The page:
Reminder that coops flourished during the great depression, being one of the few reliable sources of employment, and that credit unions were by and large the only financial institutions to make it through the '08 recession unscathed

Supporting the cooperative economy isn't just some long-term fantasy of slowly weakening capitalism from within until it withers. It's also vital dual power, and it'll be just as vital even if neoliberalism collapses in the next few years (which it very well might)

Support! Your! Local! Coop! Economy!

Reading about the coop movement during the great depression is really funny, because essentially people went "hey, you still have food, we still have labor, can we just do stuff anyway? even though there's no money?"

And then they were like "oh hey looks like the economy was fake all along"

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A ton of great praxis can come from just taking a step back and realizing the economy is fake. Everyone has stuff they don't need, and often the people who need that stuff are right next door. And there's always work to be done and people who need work to do. Those things just don't ever connect because they don't have enough green paper to give each other

Timebanking, bartering, community-controlled currency, sharing spaces, or even something as simple as encouraging neighbors to *talk* to each other about what they need and what they can offer, can all dramatically change the quality of life in poor communities - not just after a crash, but at any time

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@socalledunitedstates Howard Zinn presented some evidence, I think, that the depression-era coops led to the new deal, because the powers that be were terrified that the masses would realize they didn't need masters.

@socalledunitedstates I think it holds true for two troublesome Soviet periods:
1. In 20s bolsheviks found themselves on the ruins of old empire and without a way to do any production. They allowed some sorts of small entrepreneurship linked by trusts and government acting as a coordinator. This was very effective. Then Stalin came to power and scrapped it all.

2. Late USSR found itself losing the cold war, exhausted by the proxy war in Afganistan and elsewhere and lacking almost every form of production. Suddenly coops were made legal and oh boi how effective were they. They filled in huge void of real need.

coops are *very* effective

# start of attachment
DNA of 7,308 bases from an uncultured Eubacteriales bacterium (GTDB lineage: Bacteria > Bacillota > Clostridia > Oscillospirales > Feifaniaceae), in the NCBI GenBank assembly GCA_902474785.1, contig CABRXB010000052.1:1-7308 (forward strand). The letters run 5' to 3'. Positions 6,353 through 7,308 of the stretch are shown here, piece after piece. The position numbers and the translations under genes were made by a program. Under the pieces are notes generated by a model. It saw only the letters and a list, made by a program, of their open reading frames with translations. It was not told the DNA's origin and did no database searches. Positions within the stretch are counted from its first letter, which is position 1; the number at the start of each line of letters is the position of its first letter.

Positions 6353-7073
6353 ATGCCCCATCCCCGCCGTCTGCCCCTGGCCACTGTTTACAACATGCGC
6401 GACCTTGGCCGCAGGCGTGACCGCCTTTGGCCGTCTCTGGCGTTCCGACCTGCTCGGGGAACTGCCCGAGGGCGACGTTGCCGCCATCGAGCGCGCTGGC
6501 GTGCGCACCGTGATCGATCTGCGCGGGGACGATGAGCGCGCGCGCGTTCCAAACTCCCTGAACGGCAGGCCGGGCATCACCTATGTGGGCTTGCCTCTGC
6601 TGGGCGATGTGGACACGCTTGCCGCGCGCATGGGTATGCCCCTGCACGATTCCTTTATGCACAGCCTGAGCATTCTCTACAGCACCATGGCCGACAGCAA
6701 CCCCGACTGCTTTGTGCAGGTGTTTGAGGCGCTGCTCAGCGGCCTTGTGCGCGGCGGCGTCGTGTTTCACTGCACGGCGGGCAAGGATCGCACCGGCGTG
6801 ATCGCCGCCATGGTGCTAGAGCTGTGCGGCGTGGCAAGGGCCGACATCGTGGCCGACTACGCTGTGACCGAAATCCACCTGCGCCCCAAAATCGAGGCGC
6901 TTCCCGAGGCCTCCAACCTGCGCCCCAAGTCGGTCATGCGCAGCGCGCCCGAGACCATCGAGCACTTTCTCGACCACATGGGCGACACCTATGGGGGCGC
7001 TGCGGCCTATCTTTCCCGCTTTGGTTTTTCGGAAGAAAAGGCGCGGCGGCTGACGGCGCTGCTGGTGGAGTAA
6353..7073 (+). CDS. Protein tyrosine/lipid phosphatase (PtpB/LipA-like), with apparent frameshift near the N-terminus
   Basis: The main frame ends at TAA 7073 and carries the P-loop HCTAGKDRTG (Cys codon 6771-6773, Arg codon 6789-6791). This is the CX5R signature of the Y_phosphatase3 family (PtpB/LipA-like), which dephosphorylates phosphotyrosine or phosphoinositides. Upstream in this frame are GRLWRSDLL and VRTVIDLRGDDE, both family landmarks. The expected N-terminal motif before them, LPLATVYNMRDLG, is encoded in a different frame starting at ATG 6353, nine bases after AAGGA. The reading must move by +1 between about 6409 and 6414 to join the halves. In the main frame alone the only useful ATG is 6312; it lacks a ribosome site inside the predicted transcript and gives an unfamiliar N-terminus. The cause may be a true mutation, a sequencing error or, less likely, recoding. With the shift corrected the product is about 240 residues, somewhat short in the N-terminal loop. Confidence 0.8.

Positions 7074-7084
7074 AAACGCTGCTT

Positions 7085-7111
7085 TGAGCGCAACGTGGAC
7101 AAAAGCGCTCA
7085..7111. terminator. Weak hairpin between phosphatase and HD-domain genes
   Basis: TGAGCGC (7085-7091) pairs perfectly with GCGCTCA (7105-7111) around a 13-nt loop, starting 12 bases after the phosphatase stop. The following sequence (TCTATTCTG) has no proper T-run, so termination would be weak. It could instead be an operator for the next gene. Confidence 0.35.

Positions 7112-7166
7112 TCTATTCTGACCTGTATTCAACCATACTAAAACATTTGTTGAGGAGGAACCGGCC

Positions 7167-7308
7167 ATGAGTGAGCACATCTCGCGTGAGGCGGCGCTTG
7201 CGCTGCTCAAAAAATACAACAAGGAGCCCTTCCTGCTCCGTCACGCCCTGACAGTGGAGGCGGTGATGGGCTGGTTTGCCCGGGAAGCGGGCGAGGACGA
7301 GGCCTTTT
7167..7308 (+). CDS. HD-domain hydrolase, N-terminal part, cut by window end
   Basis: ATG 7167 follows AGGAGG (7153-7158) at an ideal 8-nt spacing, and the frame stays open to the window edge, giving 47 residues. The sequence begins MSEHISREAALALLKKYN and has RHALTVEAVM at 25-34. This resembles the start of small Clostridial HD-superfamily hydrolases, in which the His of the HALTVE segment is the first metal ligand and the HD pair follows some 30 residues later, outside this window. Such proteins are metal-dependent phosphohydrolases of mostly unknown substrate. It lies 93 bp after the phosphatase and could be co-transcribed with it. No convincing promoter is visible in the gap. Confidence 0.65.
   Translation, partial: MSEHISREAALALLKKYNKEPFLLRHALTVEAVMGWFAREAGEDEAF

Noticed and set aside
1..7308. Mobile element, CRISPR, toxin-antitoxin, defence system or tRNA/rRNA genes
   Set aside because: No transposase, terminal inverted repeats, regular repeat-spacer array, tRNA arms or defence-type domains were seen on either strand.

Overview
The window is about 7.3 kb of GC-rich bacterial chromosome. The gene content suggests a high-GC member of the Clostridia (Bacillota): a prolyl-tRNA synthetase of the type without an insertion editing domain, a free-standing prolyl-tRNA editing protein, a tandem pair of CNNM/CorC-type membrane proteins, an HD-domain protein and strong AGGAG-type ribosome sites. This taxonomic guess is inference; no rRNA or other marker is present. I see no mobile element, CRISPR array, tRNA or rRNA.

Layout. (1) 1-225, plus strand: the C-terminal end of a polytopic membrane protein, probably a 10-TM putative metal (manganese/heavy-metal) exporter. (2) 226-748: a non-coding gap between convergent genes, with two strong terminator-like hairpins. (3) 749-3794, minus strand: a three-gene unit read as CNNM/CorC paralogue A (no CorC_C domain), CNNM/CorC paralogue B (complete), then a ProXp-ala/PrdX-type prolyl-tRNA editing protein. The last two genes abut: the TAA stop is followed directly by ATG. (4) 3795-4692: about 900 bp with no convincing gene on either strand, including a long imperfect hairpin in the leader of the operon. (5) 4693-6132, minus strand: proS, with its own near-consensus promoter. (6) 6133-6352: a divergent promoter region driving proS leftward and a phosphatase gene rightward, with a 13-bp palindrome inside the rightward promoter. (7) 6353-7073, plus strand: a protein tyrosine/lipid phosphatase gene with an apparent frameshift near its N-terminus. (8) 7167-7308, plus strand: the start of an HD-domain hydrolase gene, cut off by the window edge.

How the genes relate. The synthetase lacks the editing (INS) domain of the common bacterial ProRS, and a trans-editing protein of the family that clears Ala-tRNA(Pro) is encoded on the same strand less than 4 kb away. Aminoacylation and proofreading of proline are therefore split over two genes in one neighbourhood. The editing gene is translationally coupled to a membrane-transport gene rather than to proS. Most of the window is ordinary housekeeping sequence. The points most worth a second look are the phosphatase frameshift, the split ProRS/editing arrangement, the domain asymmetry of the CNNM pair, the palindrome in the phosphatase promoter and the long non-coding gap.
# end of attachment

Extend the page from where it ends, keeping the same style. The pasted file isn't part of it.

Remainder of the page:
@charlag @socalledunitedstates ohhhhh I thought this said cops and was very confused.

Just FYI It really helps my dyslexia if co-ops keeps it's hyphen (and also won't get confused with chicken coops! )

@hope @socalledunitedstates oops, sorry, I didn't even remember how to spell it, non-native speaker here

@socalledunitedstates I like to say that rather than more economy what people need is more empathy.

@polychrome @socalledunitedstates I would agree with this: less numbers and more heart.

There's some great background on the history of co-ops and community currencies during the 1930s depression in the book "The Future of Money" by Bernard Lietaer. Apparently there were a number of significant and successful grassroots efforts to create local currencies based on exchanges of services, but the fashion in the 1930s was for large, centralized, bureaucratic solutions, so instead the various countries all came up with their own nationalized systems for dealing with it (some of which had disastrous consequences). In some cases, the grassroots efforts were forcibly repressed.

I had the same feeling during the last economic crisis.
I work on a farm one day a week in exchange for produce. The papers and tv channels were screaming that the world was ending and all was lost. But the crops were still growing, the birds still singing, the hedges and trees full of (new) life. Every time I went home with bags of fresh veggies it felt surreal. As if I lived in a different world somehow.

@socalledunitedstates mutualism: for when the coop economy IS the economy.

I may have a neich definition of mutualism...

@socalledunitedstates I really need to learn more about this! What are some good resources to learn about coop economy? Perhaps the wiki? 🙂

@cb This is where I read about the great depression coop movement:

And for a more practical, contemporary, and comprehensive resource, try Shareable:

Also, this stuff is a big part of Symbiosis's strategy. If you live on Turtle Island (so-called North America) you should definitely check 'em out:

@socalledunitedstates Not that I doubt you, but do you have some sources for this stuff? I want something to show people when they ask me why I hate the current way of doing things. (also it'll probably make for a fun reading)

@grainloom Here's where I read about the great depression coop movement:

I don't remember where I saw the thing about credit unions surviving the recession though, and that's a difficult concept to DDG for....

@socalledunitedstates Fennec will write software and tend gardens for tacos 🦊💻👩‍🌾🌮

@socalledunitedstates They're an in between step that can be useful for causing people to doubt their bad worldviews

@socalledunitedstates How do I find these things? All I find are housing co-ops.

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Sunbeam City is a Libertarian Socialist solarpunk instance. It is ran democratically by a cooperative of like-minded individuals.